Steven Businger, University of Hawaii, Chair (outgoing)
Bill Gallus, Iowa State University, Chair (incoming)
Dave Dempsey, San Francisco State University
Rob Fovell, University of California, Los Angeles
Kevin Kloesel, University of Oklahoma (outgoing)
Kerstin Lehnert, Columbia University (outgoing) (absent)
Brian Mapes, University of Miami (incoming)
Lynn McMurdie, University of Washington
Michael Piaseki, City College of New York
Sepi Yalda, Millersville University (incoming)
George Young, Pennsylvania State University (incoming)
Users Committee Representative:
Kevin Tyle, University at Albany
Greg Byrd, UCAR/Comet
Emily CoBabe-Ammann, Director, UCAR Community Programs
Vanda Grubišic NCAR/EOL
Steve Worley, NCAR/CISL
Bernard Grant, NSF (absent)
Leroy Spayd (absent)
Christopher Lynnes (absent)
(Note: Government representatives were not allowed to attend due to government shutdown.)
UPC Staff Attending
| Linda Miller
Next meeting tentatively set for 20-21 May 2014. The location for the meeting is still to be determined; traditionally Spring meetings are hosted at a committee member's institution (including agency representatives). The University of Washington and SF State University were mentioned as possibilities.
Kevin provided highlights from the Fall Users Committee meeting, which engendered several side discussions.
During Kevin's description of new progressive display features in the IDV, a discussion of polar orbiting satellite data ensued:
Kevin noted that the new User Committee's student representative (Kim Hoogewind) is enthusiastic about Python, which led to additional comments:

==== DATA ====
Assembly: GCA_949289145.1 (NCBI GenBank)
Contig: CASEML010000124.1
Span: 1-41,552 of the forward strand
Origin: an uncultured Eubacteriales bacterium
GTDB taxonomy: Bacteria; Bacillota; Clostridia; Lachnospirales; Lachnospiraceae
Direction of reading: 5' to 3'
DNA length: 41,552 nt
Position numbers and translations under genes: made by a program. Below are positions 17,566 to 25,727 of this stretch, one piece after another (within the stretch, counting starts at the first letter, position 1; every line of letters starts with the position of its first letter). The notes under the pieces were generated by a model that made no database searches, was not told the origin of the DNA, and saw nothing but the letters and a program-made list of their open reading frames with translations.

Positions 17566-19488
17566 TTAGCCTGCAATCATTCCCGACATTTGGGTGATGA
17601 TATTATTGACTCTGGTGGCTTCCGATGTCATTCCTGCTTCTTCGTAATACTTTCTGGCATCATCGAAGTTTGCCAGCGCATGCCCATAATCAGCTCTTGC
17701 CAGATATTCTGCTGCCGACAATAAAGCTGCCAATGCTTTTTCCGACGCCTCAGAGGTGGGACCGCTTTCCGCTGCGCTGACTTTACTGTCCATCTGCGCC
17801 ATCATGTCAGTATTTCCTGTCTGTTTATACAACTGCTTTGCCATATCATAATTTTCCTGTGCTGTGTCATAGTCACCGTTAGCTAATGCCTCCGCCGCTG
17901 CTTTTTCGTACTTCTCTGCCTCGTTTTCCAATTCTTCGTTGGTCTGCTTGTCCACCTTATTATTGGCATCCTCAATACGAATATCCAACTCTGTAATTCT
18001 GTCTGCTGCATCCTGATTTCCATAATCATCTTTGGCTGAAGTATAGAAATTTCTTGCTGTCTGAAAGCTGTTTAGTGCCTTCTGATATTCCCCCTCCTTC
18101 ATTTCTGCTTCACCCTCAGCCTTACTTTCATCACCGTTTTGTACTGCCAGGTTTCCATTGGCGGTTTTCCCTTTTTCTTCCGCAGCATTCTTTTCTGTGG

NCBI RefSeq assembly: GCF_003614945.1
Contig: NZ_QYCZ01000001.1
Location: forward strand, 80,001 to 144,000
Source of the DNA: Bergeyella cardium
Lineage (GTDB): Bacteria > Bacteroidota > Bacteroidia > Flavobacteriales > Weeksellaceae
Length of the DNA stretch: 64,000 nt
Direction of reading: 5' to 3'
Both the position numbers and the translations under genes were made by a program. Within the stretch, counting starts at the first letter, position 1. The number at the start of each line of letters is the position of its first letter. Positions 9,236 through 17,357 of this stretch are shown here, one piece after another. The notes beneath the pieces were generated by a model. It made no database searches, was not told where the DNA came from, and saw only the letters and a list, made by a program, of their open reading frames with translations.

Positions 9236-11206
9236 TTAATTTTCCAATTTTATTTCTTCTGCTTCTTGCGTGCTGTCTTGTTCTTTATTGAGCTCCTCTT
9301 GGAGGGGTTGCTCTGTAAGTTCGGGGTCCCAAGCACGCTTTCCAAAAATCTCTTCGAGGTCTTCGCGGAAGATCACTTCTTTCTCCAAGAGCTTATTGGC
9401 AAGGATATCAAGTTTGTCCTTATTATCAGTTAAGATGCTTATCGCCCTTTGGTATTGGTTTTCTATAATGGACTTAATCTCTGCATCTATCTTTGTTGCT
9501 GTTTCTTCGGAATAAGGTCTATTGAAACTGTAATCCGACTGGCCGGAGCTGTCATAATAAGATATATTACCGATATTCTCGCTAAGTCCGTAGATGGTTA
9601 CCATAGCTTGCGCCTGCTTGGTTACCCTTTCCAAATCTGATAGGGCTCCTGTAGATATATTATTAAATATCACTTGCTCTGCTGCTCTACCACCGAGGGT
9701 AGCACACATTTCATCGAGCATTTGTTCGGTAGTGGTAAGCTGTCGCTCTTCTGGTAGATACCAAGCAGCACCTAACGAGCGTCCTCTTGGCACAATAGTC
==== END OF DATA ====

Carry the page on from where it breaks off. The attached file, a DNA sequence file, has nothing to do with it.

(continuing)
Some additional comments during and after Mohan's presentation:
Attrition and vacancies played a big part in the budget for the Unidata 2013 award. With labor costs and the associated overhead accounting for 87% of the total budget, the long stretch of vacant positions in FY12 & FY13, although a strain on the program, allowed us to build up a reserve, and helped defray the affects of an increase in both the benefit and indirect rates in two level funded years. Along with new funds for the second and third year of the OPULS project and the third year of funding on ACADIS, we were able to leverage our surplus of funds to continue two term positions and fill two vacant positions. And with the recently awarded EarthCube proposals, we are also able to add an additional position to the tech group. Over the course of the Unidata 2013 award, we've maintained a balanced budget in the core which has positioned us well to face a potentially challenging financial climate starting in FY14. Although we're in better financial shape than a lot of other UCP programs, we're still hoping for a modest CODB increase in the core for FY14 in anticipation of another increase in both the benefits and indirect rates for the new fiscal year. As always, we will strive to increase non core funding with more proposals and white papers to various funding opportunities and we'll continue to leverage our resources with new projects and funding as appropriate. The recent government shutdown on top of the sequestration makes the financial outlook for FY14 and beyond even more uncertain, but with the surplus created over the 2013 award period, we're in a good financial position to start tackling the goals set forth in the Unidata 2018 proposal.